These Russian Tanks Helped Stop Hitler in His Tracks

Here’s What You Need to Know: The Red Army was an early practitioner of mechanized warfare.

In the first six months of Operation Barbarossa, the brutal Nazi invasion of the Soviet Union, Panzer tanks overran hundreds of miles of Soviet territory and reached the outskirts of Moscow before winter weather and reinforcements from Siberia brought a halt to their advance. In a period when the Red Army seemed on the verge of collapse, a lumbering forty-eight-ton heavy tank that could absorb German tank shells like so many spitballs was one factor that bought it badly needed time.

The Red Army was an early practitioner of mechanized warfare, with thousands of light T-26 and BT tanks in its operational units when Germany invaded. It also also developed huge T-28 and T-35 multiturret heavy tanks to punch through enemy defenses. However, these hulking “land battleships” proved ill conceived: they had great difficulty negotiating rough terrain, and their large hulls were surprisingly poorly armored.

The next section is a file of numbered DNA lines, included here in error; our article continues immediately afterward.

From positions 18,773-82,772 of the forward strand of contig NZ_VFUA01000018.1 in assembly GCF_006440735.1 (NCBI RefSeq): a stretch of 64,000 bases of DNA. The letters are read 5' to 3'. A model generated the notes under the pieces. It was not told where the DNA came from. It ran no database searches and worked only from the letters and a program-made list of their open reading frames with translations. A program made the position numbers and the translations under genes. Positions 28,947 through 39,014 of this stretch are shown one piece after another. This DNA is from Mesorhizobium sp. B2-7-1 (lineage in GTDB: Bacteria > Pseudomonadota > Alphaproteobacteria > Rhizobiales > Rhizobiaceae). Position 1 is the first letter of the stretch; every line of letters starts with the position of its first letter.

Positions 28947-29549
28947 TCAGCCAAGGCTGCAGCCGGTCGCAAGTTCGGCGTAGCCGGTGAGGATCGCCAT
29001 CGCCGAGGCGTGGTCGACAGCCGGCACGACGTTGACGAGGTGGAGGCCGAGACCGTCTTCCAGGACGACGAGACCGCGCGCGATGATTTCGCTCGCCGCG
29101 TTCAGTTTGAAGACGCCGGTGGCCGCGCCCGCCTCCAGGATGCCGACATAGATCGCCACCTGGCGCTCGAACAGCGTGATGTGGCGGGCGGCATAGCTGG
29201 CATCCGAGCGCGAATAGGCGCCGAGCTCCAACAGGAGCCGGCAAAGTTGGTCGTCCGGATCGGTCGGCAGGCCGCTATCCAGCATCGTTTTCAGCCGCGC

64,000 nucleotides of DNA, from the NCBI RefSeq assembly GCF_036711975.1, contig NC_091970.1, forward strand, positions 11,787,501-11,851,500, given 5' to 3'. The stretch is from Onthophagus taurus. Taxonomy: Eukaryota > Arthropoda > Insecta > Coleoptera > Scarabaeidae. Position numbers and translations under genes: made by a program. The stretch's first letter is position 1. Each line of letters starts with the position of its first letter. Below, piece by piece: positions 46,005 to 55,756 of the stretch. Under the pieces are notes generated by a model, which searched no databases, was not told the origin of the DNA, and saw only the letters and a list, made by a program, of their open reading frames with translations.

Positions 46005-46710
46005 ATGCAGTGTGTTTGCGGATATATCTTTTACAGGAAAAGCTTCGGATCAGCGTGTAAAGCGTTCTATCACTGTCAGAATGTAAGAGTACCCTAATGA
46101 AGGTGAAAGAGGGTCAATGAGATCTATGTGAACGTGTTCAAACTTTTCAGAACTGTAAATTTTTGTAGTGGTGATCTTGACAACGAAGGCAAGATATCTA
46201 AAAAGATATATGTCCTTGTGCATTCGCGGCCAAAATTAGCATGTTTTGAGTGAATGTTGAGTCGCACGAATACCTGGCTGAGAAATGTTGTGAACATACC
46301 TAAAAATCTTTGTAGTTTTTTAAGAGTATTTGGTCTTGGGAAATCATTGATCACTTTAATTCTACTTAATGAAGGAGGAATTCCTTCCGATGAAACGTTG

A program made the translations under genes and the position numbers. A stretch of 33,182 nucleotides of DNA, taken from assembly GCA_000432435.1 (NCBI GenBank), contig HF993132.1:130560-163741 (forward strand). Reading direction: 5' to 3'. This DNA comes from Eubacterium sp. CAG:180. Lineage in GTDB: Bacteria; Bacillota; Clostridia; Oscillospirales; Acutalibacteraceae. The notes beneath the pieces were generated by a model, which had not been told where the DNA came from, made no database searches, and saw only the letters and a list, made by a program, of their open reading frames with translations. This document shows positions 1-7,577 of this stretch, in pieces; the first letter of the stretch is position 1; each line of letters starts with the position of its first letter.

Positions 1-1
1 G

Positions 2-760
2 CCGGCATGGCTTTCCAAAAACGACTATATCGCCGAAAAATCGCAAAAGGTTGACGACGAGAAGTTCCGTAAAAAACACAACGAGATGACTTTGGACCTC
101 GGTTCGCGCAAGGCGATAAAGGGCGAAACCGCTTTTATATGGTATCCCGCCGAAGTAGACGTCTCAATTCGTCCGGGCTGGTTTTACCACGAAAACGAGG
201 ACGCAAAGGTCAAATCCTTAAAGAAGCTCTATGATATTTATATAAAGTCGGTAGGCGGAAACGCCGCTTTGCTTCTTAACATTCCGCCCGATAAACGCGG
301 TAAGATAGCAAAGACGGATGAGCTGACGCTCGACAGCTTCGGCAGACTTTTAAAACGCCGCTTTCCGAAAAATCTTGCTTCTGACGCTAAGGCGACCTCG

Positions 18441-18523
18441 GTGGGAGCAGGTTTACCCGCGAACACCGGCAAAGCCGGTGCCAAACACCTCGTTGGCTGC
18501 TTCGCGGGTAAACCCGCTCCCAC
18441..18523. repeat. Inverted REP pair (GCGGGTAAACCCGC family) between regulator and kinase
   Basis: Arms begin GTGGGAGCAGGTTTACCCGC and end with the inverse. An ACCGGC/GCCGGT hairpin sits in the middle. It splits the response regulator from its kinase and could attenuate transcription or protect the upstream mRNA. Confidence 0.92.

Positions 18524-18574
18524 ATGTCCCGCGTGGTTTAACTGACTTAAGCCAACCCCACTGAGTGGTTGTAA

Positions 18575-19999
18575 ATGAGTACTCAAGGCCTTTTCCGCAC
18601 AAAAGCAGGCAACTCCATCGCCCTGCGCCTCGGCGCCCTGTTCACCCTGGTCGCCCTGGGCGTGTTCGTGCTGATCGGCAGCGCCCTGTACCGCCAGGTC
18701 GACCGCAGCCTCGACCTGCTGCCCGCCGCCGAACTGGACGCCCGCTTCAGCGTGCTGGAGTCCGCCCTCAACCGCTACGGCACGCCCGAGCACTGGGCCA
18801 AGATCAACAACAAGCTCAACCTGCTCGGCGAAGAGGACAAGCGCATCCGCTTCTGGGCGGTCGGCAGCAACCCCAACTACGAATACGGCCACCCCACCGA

Therefore, in the late 1930s, designer Josef Kotin rushed into production the simpler, more densely armored Kliment Voroshilov, named after the Soviet defense minister. The early-model KV-1s boasted an extraordinary seventy to ninety millimeters of armor, rendering them impenetrable to the standard thirty-seven- or forty-five-millimeter antitank guns of the day. By contrast, early war German Panzers ranged in armor from ten to thirty-five millimeters and weighed less than half that.

For armament, the KV-1 had a single short-barrel seventy-six-millimeter L11 gun in the turret, as well as 7.62-millimeter machine guns in the hull and turret. There was even a third machine gun in the rear of the turret to fend off ambushing infantry.